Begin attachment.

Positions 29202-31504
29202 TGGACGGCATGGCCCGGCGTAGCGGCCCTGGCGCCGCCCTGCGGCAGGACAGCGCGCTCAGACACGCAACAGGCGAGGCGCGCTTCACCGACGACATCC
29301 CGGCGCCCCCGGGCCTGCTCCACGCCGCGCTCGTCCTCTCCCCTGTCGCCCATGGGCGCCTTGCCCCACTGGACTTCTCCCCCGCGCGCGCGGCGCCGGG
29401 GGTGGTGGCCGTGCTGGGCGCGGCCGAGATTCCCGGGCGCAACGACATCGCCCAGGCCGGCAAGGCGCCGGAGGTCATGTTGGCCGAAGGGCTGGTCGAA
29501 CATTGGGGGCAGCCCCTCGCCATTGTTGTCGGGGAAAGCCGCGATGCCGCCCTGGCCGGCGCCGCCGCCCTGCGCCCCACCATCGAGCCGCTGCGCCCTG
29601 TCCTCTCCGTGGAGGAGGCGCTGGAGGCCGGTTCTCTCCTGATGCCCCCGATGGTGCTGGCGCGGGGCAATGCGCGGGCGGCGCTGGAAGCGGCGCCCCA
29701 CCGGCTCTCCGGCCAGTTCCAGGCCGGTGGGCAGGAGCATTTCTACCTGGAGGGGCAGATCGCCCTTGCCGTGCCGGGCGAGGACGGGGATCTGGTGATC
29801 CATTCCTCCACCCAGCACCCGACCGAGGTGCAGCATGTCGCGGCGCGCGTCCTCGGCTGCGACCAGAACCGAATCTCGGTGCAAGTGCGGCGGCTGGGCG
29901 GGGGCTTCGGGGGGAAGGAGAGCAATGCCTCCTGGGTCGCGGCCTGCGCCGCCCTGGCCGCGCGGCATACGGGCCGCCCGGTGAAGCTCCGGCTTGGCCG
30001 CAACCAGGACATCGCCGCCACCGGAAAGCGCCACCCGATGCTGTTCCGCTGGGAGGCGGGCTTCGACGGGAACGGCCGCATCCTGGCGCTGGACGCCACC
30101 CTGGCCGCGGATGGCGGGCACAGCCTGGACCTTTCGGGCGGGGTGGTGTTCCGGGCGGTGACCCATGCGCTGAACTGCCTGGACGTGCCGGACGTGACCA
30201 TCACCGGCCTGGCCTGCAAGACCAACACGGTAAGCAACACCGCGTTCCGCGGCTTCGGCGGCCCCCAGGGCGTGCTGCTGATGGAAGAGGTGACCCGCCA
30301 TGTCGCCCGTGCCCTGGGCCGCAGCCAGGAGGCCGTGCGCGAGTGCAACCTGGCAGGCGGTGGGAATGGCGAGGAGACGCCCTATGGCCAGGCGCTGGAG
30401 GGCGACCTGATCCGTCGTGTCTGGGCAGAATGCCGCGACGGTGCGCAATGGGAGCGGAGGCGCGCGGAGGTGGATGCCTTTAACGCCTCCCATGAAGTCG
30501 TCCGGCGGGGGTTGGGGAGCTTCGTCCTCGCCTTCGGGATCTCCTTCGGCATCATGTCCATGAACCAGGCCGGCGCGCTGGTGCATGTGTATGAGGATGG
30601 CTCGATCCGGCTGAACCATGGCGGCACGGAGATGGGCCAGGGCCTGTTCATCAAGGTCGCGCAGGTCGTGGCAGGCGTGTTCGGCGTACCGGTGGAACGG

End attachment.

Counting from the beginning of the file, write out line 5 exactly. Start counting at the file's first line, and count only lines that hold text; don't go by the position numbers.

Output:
29501 CATTGGGGGCAGCCCCTCGCCATTGTTGTCGGGGAAAGCCGCGATGCCGCCCTGGCCGGCGCCGCCGCCCTGCGCCCCACCATCGAGCCGCTGCGCCCTG